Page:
Interior: The GTI (in any trim level) has one of the best interior designs and highest fit/finish of any car we've tested. The Golf R is no exception, however rear seat access in the 2 door is a serious pain. The seat release is mounted on the outboard side of the headrest and is hard to actuate. It is also fairly hard to slide the seats forward, and the seatback has to be manually adjusted to the correct recline angle after every time the seat is folded forward. That's annoying.
Extras: Here is the paradox of the Golf R. Volkswagen’s option package strategy on the GTI is logical and additive. With each trim level, you get new features added as standard. Get a GTI with the Autobahn package for about $30k, and the car comes absolutely loaded with leather, sunroof, premium audio, Navi, power seats, keyless start, xenon lamps and more. You’d think that Golf R standard equipment levels would pick up where the Autobahn leaves off, but it isn’t so. Many of the standard Autobahn features (e.g., Sunroof, Navi, premium audio and keyless start) are again extra cost options on the R. Some more weirdness: The Golf R has some of the very best leather seats in the industry. They are supportive and comfy and we’d happily put them in our living room. They are simply that good. But we were shocked that they have manual recline adjusters, where the GTI’s are very conveniently electric. What gives?
Style: The R came in a unique and dazzling shade of blue that well complemented the shape of the car. The R-specific body kit (sills and fascias) is excellent, with no unnecessary frills or fluff. The R is clean and far more gorgeous than any basic 2 box design has a right to be. This is a classically German sleeper, not a high profile car – only the informed will recognize it. We love sleepers at Gyrhead, but if you like a lot of bling, look elsewhere.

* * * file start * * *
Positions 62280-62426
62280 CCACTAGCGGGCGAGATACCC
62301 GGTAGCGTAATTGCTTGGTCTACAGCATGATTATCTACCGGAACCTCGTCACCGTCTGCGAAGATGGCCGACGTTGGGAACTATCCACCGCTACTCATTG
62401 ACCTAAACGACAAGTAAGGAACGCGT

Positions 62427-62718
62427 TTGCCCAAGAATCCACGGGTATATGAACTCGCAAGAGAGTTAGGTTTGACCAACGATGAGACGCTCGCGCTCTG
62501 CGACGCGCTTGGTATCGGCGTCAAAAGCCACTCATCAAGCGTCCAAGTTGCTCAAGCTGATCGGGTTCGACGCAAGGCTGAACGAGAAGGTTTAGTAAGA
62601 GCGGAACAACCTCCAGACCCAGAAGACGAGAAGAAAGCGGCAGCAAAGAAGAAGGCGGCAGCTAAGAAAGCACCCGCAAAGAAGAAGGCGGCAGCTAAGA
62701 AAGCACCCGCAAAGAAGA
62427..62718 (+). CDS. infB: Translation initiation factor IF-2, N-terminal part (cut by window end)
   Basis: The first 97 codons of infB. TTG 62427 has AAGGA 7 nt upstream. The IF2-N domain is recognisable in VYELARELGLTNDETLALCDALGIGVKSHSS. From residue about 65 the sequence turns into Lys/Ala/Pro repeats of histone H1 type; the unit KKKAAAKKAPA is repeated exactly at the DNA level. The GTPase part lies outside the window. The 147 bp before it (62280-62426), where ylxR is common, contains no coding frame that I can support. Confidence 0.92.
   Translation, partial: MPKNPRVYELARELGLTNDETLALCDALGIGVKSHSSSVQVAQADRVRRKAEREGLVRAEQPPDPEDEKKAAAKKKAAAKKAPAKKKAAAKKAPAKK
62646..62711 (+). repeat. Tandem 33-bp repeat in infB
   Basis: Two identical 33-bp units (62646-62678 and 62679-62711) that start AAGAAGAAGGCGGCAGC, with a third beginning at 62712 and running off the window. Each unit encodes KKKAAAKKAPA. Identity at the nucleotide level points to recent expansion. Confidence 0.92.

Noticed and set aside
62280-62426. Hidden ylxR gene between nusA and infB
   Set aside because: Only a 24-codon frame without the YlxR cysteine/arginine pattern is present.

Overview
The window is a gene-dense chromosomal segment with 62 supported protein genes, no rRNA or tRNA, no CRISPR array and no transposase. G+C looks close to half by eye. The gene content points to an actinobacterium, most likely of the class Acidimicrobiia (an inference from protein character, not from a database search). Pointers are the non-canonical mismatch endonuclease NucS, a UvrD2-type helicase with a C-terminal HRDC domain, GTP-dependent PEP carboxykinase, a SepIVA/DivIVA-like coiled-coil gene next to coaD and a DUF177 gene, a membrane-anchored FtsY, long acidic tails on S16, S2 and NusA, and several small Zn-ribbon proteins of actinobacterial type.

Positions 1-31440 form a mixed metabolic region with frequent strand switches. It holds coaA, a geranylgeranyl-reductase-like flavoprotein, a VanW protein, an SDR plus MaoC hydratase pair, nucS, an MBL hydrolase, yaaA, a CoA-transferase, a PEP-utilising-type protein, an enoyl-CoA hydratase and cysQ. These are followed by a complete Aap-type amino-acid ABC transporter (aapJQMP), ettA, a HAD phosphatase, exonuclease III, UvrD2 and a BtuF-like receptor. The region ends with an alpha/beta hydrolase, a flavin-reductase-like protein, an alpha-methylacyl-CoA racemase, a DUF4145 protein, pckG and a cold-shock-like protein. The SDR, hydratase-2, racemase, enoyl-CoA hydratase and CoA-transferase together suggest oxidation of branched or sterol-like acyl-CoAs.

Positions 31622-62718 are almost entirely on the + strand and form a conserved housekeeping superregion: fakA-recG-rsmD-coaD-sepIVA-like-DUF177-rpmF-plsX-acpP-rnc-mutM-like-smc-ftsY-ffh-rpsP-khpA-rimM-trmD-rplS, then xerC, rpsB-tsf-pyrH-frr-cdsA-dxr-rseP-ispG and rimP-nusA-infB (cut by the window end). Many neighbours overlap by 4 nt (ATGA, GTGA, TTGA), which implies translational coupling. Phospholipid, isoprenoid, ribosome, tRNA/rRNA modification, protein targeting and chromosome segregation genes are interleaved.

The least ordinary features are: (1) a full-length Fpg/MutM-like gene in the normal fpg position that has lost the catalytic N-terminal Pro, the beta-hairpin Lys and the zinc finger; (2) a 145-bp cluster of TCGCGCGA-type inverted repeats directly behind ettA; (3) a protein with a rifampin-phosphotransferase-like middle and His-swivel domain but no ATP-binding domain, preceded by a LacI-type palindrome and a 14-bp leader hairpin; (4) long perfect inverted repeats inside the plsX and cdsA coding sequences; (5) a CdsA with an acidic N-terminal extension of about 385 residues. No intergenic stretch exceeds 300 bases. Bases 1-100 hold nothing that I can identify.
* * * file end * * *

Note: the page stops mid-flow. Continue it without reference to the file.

Brakes: The R has a massive set of front rotors, and they haul the R down from speed faster than if you tossed an anchor out the window. They are easier to modulate and provide a more comfortingly firm pedal feel than the base GTI.
Intangibles: So all this leaves us with the qualitative “gotta-have-it” factor. In this regard, the R really delivers. It is Volkswagen royalty, and carries enormous street cred. Informed motorheads recognize the R immediately and give praise for your excellent taste in cars. We get it - being seen in such a well-respected performance car is very good for the ego.
But again, is this worth an extra $12k to us? This kind of cash buys a damned fine motorcycle, or current/past special interest car. So, for the crew at Gyrhead – the answer has to be no.
Does all this mean we don’t like the R? Absolutely not – we love the car and the test scores reflect that. However we can never sacrifice pragmatism to our emotions. Awesome car or not, the economics must make sense, and the added goodness of the Golf R can’t justify the huge extra cheese it’ll cost to plant our butts in one.